A painful silence ensued; the Erdmanns laughed viciously, and he had to sit down again, his face burning with shame. He dared not look up any more, and when, on leaving the church, he saw Elsbeth standing at the porch as if she was waiting for something, he lowered his eyes and tried to pass her quickly. However, she stepped forward and spoke to him.
"My mother has charged me—I am to ask you—how your mother is?"
He answered that she was well.
"And she sends her many kind regards," continued Elsbeth.
"And my mother also sends many kind regards to yours," he answered, turning the Bible and hymn-book between his fingers, "and I was to ask you, too, how she is?"
"Mamma told me to say," she replied, like something learned by heart, "that she is often ill, and has to keep in-doors very much; but now that spring is here she is better; and would you not like to drive in our carriage as far as your house? I was to ask you, she said."
"Just look, Meyerhofer is sweethearting!" cried the elder Erdmann, who had hidden behind the church door, through the crack of which he wanted to tickle his companions with a little straw.
Elsbeth and Paul looked at each other in surprise, for they did not know the meaning of this phrase; but as they felt that it must signify something very bad they blushed and separated.
Paul looked after her as she got into the carriage and drove away. This time the old lady was not waiting for her. It was her governess, he had heard. Yes; she was of such high rank that she even had a governess of her own.
"The Erdmanns will get a good licking yet;" with that he ended his reflections.
The next week passed without his speaking to Elsbeth. When he entered the church she was generally already in her seat. Then she would nod to him kindly, but that was all.
And then came a Monday when her carriage was not waiting for her. He noticed it at once, and as he walked towards the church-yard he breathed more freely, for the proud coachman with his fur cap, which he wore even in summer, always caused him a feeling of oppression. He had only to think of this coachman when he sat opposite to her and she appeared to him like a being from another world.
To-day he ventured to nod to her almost familiarly, and it seemed to him as if she answered more kindly than usual.
And when the lesson was ended she came towards him of her own accord, and said, "I must walk home to-day, for our horses are all in the fields. Mamma thought you might walk with me part of the way, as we go the same road."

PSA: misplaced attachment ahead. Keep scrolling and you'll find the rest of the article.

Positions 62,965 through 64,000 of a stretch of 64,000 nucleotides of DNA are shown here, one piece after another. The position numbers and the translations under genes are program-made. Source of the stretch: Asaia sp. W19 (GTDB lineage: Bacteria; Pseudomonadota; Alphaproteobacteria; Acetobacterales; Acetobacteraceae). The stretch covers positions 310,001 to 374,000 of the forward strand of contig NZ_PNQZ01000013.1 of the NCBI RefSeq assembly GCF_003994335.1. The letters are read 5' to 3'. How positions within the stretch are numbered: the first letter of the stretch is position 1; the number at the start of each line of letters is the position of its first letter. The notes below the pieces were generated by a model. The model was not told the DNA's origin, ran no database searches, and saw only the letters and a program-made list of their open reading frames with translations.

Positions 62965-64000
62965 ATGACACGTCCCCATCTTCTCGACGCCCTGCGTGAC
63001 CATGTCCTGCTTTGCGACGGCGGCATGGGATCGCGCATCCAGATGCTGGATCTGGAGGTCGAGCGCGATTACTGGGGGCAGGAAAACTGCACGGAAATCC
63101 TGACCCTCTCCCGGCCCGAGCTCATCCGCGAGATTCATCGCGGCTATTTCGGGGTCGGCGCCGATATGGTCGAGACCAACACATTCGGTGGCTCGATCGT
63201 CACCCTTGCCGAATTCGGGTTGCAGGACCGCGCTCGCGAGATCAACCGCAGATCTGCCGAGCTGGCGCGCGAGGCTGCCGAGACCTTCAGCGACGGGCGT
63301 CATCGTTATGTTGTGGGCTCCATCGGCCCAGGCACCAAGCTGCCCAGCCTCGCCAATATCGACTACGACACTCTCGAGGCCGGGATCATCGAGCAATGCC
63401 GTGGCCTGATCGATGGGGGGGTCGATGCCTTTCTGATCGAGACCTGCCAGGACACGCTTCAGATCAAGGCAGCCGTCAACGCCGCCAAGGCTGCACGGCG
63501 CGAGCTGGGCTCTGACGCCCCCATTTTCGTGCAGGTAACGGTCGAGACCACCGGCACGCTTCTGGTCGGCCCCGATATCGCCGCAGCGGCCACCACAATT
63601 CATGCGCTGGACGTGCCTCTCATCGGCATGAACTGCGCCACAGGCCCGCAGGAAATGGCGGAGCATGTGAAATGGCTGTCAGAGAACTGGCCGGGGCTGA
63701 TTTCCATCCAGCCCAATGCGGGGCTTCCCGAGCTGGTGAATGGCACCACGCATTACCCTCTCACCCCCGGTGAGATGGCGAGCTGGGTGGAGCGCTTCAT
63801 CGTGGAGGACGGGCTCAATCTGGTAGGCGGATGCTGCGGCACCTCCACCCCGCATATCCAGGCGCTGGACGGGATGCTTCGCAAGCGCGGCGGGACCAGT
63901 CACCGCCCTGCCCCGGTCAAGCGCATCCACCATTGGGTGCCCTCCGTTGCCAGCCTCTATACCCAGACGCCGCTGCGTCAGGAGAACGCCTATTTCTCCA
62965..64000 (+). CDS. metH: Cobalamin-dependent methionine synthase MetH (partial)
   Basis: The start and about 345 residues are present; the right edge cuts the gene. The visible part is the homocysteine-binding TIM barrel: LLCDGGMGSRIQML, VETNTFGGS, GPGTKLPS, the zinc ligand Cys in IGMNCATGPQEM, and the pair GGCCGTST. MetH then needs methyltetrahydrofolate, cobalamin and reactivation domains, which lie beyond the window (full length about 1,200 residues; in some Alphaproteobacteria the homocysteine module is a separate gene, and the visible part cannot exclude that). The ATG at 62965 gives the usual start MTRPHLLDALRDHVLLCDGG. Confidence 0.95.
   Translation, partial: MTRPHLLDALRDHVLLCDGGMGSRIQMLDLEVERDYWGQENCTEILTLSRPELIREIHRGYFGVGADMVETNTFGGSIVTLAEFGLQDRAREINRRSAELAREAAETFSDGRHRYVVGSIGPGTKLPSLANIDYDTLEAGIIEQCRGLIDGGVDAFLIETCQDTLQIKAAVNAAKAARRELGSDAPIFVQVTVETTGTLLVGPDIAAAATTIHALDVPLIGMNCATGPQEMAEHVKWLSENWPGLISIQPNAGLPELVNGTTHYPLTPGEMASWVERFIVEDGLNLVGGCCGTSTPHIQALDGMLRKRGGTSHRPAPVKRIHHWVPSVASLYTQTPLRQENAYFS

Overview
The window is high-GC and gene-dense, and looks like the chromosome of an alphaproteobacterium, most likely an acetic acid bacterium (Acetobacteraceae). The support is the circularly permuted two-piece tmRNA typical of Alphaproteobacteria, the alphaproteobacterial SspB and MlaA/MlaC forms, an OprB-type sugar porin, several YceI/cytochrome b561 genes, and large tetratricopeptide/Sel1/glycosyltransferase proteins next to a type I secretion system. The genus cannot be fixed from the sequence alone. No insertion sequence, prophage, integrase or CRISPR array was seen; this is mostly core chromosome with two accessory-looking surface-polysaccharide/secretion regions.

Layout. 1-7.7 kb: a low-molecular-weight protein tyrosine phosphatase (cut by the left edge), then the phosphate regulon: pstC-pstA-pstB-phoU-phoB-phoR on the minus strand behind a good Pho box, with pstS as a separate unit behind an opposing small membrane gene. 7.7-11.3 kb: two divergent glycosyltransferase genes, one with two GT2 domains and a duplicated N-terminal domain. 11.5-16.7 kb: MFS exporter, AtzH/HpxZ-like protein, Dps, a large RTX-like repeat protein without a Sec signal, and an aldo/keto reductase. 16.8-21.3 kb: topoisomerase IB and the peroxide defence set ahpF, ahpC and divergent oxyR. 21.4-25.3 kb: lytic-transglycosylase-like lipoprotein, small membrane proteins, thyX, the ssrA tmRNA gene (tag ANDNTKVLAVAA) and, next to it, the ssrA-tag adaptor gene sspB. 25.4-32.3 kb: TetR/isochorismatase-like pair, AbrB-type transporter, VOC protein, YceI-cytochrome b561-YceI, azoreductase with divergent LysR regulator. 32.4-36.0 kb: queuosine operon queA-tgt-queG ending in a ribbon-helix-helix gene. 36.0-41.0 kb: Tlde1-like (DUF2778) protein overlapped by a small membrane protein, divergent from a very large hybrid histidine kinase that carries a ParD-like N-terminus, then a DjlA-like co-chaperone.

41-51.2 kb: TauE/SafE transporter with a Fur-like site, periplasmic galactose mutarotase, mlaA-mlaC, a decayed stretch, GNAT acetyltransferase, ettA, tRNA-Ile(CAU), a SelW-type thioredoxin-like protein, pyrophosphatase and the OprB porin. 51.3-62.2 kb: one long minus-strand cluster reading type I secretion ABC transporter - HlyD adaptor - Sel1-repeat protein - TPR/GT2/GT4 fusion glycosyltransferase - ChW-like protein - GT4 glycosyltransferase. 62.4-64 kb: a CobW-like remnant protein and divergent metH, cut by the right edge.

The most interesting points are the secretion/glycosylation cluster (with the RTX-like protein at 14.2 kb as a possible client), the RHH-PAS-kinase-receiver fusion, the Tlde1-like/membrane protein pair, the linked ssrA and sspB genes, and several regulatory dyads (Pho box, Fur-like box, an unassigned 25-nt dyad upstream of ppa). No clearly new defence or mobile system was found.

He felt very happy, but did not dare to walk by her side as long as they were in the village. He also looked back anxiously from time to time, to see whether the two Erdmanns were lurking anywhere with their mocking remarks. But when they went through the open fields it was quite natural that they should walk side by side.
It was a sunny forenoon in June. The white sand on the road glittered; round about golden hawkweed was blooming and meadowsweet waved in the warm wind; the midday bell sounded from the village; no human creature was to be seen far and wide; the heath seemed quite deserted.
Elsbeth wore a wide-brimmed straw-hat on her head as a protection against the sun's rays. She took it off now, and swung it to and fro by the elastic.
"You will be too hot," he said; but as she laughed at him a little he took his off also and threw it high in the air.
"You are quite a merry fellow," she said, nodding approvingly.
He shook his head, and the lines of care which always made him look old appeared again upon his brow.
"Oh no," he said; "merry I am certainly not."
"Why not?" she asked.
"I have always so many things to think of," he answered, "and if ever I want to be really happy something always goes wrong."
"But what do you always have to think about?" she asked.
He reflected for a while, but nothing occurred to him. "Oh, it is all nonsense," he said; "clever thoughts never come to me, by any means."
And then he told her about his brothers, of the thick books, which were quite filled with figures (the name he had forgotten), and which they had already known by heart when they were only as old as he was now.
"Why don't you learn that as well, if it gives you pleasure?" she asked.
"But it gives me no pleasure," he answered; "I have such a dull head."
"But something you know, surely?" she went on.
"I know absolutely nothing at all," he replied, sadly; "father says that I am too stupid."